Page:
The Atlantic

The Case for Getting Rid of Borders—Completely

No defensible moral framework regards foreigners as less deserving of rights than people born in the right place at the right time.
Source: NASA / Reuters

To paraphrase Rousseau, man is born free, yet everywhere he is caged. Barbed-wire, concrete walls, and gun-toting guards confine people to the nation-state of their birth. But why? The argument for open borders is both economic and moral. All people should be free to move about the earth, uncaged by the arbitrary lines known as borders.

Not every place in the world is equally well-suited to mass economic activity. Nature’s bounty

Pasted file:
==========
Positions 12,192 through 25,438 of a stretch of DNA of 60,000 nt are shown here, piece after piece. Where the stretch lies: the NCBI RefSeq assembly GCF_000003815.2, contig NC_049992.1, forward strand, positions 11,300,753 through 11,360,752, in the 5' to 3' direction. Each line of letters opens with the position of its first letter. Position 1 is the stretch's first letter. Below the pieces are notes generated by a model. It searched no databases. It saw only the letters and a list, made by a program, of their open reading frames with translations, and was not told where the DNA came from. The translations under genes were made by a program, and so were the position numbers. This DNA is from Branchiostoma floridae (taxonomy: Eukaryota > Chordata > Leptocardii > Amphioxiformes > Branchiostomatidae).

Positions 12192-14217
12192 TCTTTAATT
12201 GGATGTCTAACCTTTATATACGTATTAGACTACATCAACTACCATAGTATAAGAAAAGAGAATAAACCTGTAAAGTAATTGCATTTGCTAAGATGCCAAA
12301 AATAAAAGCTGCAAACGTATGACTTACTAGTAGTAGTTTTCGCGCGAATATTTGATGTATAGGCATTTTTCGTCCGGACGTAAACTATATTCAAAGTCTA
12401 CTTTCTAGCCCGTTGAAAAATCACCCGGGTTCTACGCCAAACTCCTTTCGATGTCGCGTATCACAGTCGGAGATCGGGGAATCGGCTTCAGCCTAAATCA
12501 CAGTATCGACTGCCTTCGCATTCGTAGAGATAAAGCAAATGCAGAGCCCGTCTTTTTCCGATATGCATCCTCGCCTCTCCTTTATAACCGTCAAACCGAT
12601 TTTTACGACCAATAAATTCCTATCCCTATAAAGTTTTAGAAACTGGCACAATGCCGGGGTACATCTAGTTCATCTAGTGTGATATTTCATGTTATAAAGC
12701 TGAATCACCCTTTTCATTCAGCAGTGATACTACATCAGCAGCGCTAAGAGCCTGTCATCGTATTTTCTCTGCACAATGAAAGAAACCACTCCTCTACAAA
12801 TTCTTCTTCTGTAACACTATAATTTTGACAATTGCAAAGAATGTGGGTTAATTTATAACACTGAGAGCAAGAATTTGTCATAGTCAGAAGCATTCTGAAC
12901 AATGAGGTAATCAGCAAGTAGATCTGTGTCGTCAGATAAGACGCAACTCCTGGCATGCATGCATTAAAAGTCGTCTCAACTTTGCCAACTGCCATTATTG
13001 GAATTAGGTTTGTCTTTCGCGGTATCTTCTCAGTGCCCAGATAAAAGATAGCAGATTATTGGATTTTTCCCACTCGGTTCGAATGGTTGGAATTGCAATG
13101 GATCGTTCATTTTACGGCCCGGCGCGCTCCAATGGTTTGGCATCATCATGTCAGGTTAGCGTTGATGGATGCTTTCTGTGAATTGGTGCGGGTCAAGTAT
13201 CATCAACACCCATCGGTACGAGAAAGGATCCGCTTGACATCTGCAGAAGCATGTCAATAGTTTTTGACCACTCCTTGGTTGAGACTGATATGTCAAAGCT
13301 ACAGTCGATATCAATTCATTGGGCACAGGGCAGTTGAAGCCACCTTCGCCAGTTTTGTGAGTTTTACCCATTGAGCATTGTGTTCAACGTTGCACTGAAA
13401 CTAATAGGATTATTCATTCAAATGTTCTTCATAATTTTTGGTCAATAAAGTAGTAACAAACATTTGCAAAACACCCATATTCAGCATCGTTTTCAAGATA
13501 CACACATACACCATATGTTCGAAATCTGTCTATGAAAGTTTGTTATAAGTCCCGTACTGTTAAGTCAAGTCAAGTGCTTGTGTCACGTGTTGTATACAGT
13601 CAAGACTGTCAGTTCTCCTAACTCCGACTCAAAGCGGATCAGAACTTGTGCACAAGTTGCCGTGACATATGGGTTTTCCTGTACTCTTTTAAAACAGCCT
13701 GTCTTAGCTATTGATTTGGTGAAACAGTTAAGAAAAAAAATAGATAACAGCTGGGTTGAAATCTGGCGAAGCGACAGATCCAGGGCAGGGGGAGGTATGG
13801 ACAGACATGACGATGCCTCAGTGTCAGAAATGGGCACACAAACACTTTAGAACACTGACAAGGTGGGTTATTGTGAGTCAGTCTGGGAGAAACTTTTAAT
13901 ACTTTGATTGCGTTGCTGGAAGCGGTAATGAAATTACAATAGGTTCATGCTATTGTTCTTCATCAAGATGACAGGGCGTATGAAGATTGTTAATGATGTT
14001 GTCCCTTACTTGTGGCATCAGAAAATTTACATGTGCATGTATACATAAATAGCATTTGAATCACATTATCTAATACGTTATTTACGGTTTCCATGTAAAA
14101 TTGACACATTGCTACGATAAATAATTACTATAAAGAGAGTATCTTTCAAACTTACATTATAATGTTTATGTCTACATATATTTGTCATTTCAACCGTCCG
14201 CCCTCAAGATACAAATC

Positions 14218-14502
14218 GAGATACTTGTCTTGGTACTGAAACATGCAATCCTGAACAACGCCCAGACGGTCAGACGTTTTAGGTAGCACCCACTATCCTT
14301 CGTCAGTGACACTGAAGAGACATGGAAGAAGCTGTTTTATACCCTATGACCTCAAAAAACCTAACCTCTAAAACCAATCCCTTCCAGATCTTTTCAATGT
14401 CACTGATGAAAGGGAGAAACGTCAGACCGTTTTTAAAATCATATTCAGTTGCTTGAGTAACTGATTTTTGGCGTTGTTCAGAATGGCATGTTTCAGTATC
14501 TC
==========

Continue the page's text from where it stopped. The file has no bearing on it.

You're reading a preview, sign up to read more.

More from The Atlantic

The Atlantic2 min readPolitics
When Public Schools Rely on Local Property Taxes: Letters
Readers discuss the phenomenon of school districts being isolated from financial resources in their communities.
The Atlantic4 min readPolitics
Trump Didn’t Make the Storm, but He’s Making It Worse
The president didn’t put any of the globe’s authoritarians in office, but he’s encouraged their worst instincts.
The Atlantic4 min read
Sleater-Kinney Lost Its Chaos Before It Lost Its Drummer
Angry though a bit too orderly, The Center Won’t Hold can’t help but be heard in the context of the beloved punk trio becoming a duo.